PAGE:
There are loves you can’t explain.
Seemingly without any traceable roots, they motivate, uplift, and, ultimately chart a life’s direction.
That’s one way to frame the story of Anna Kayser of Waverly, an ambitious recent college graduate who found her two loves early on in life.
Put otherwise, her winning attitude empowered her to blend her passions into a profession, making for a story worthy career path at the age of just 22.
First came Anna’s love for baseball. At Waverly-Shell Rock, she played softball, but baseball had her heart. So much so that over time, she sparked the same passion in her parents and her younger brother, setting the stage for a family tradition of watching ball games.
Her second love — for journalism and the art of storytelling — she discovered while working for The Daily Iowan, the student-run newspaper at the University of Iowa. Anna started there as a metro reporter, then became a political writer, but it wasn’t until she joined the sports desk that she hit her stride.
Feb. 11, the publication won the 2021 Newspaper of the Year award from the Iowa Newspaper Association for a second year in a row, an indication, perhaps, that a new generation of journalists is finding their voice and making a mark in the profession.
Individually, Anna earned first-place in the Best Sports Story category, with a piece called, “Michael Kemerer dominated, 20-0, in his return to the wrestling mat.” The story captured the essence of Kemerer’s return from an ACL injury the year before. His technical fall victory helped the Hawkeyes defeat Tennessee-Chattanooga, 39-0, in the dual.
“It was a great honor to receive the award,” she said. “I did a lot of work and I am really proud of the two stories up for awards. In one of the categories I was up against one of my friends from The Daily Iowan. I was happy for my success but I was also super happy to see him win.”
Anna’s reaction sums up her character well: She puts in the sweat to be her best, but she is happy to rejoice in the success of her peers as well. She is also quick to acknowledge that success is a team effort, and should be celebrated as such.
“The award is an individual award, but I couldn’t have done it without the people I had around me, from editors, to reporters to photographers,” she said.
It so happened that her favorite story, a feature about Tom Brands, the head wrestling coach at Iowa, placed second in Best Personality Feature, and third in Best Sports Feature categories, underscoring the wisdom that reporters and judges often do not see eye to eye.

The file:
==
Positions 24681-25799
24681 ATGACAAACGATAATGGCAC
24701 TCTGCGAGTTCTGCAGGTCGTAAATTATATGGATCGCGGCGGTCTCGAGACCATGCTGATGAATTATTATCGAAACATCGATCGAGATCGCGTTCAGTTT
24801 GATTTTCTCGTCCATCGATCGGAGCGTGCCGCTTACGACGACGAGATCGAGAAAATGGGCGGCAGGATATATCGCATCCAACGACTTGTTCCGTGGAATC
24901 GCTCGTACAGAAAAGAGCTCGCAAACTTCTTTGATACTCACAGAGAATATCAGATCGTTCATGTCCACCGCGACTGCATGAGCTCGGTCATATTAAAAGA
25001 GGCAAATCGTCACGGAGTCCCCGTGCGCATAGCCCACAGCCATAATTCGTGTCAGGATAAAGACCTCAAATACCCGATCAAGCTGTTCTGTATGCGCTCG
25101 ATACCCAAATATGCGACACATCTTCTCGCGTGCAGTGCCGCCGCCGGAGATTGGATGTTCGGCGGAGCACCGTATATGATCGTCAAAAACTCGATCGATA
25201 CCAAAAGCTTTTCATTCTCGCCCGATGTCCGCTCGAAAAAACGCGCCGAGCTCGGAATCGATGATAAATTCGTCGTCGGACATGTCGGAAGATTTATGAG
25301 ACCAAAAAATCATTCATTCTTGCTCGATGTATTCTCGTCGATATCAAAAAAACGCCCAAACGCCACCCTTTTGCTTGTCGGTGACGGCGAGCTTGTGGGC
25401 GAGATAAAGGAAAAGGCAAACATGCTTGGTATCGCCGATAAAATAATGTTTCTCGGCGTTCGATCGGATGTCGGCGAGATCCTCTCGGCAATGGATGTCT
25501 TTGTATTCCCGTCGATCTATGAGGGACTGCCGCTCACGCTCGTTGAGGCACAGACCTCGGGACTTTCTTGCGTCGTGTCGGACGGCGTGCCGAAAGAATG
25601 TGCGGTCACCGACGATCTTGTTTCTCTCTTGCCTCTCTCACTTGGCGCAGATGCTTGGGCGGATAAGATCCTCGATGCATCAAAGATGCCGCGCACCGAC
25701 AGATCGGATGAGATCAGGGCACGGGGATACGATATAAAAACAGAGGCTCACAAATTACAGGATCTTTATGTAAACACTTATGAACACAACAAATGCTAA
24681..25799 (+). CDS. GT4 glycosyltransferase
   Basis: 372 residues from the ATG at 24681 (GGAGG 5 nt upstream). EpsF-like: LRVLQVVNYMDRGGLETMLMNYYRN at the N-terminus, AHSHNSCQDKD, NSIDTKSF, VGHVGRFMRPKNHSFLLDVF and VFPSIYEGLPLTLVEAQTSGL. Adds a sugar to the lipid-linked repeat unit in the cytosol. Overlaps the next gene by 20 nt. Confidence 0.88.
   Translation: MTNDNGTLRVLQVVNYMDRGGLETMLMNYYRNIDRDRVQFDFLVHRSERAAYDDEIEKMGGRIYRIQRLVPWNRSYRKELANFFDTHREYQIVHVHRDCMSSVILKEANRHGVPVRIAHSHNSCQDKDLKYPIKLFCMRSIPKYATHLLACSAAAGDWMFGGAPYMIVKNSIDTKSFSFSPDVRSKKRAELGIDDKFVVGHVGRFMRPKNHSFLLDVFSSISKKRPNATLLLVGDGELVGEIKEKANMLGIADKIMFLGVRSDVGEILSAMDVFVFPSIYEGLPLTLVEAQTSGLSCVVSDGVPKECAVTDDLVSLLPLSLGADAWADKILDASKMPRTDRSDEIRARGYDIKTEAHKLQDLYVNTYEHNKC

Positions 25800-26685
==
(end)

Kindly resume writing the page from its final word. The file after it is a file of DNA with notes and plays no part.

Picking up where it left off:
“I can pinpoint every angle the story went through,” she said. “It was so much fun to write.”
As is well established, awards draw the spotlight onto the work of its recipients and often are the mile markers of a journey in progress, one that had been in the making for some time prior, and another one that continues with even more soul searching after the public recognition.
In Anna’s case, the journalism awards are a testament of the long hours of interviewing and writing and rewriting, and of the collaborative work starting from the editing to the layout and all the way to the printing of the page.
Meanwhile, as a student at the University of Iowa, she had strategically combined her two passions into a double major in Journalism and Sport and Recreation Management.
It was her purposeful application of her work ethic, her drive and her learned skills that eventually landed her a dream internship with the Indianapolis Indians.
Today, the 2016 W-SR graduate works as the baseball communications coordinator for the Triple-A affiliate of the Pittsburgh Pirates.
She started the full time position just three months prior to the onset of the pandemic in March of 2020.
Like many of her peers, whose beginning careers were shifted by the coronavirus protocols, Anna adjusted to the “new normal” on the go.
By all accounts, it’s not in Anna’s nature to bemoan unchangeable circumstances, but rather, work through them. These coping skills came in handy when the minor-league baseball season was canceled.
In the meantime, Anna focused her energies on the task of doing her job and turning to creative solutions to write feature stories about players, create information packages for the media and conduct her daily duties aiming at challenging herself every step of the way.
“I am always striving to better myself whether that be in my work or in my personal life,” she said, “and I am always trying to learn, finding new information, discovering the stories of people I have not met, and getting to share that information with other people.”
Even though opportunities have taken her in another direction, she practices her journalistic skills daily.
Growing from a college student to a young professional has been seamless for Anna.
“You have to be independent, you have to trust yourself, you have to lean into yourself,” she said. “And you have to put your best foot forward.”
For now, Anna is enjoying where she’s at, as she has worked hard to get here. In the next five years?
That remains to be seen is the short answer.
As if the duties of settling into a new job and in a new state are not enough for her, Anna now writes as a reporter for IAWrestle, an online publication.
In her spare time, she enjoys taking long walks with her dog, Bella, a cute pup she adopted from the Humane Society last summer. She also dabbles in creative writing.
Living in a metro area as a professional woman is different than living in Waverly, with her parents, Sherri and Jim, Anna says.
“I like living in a big city, but nothing really compares to living in a small town,” she said.
Asked what headline would best describes her own story, Anna summed up her journey so far, with a nod to the two loves she lives:
“I can easily easily write a headline for someone else,” she said. “I’m trying not to focus on myself. I am very proud of my accomplishments, and I am not afraid of saying so, but a headline is a difficult territory for me.”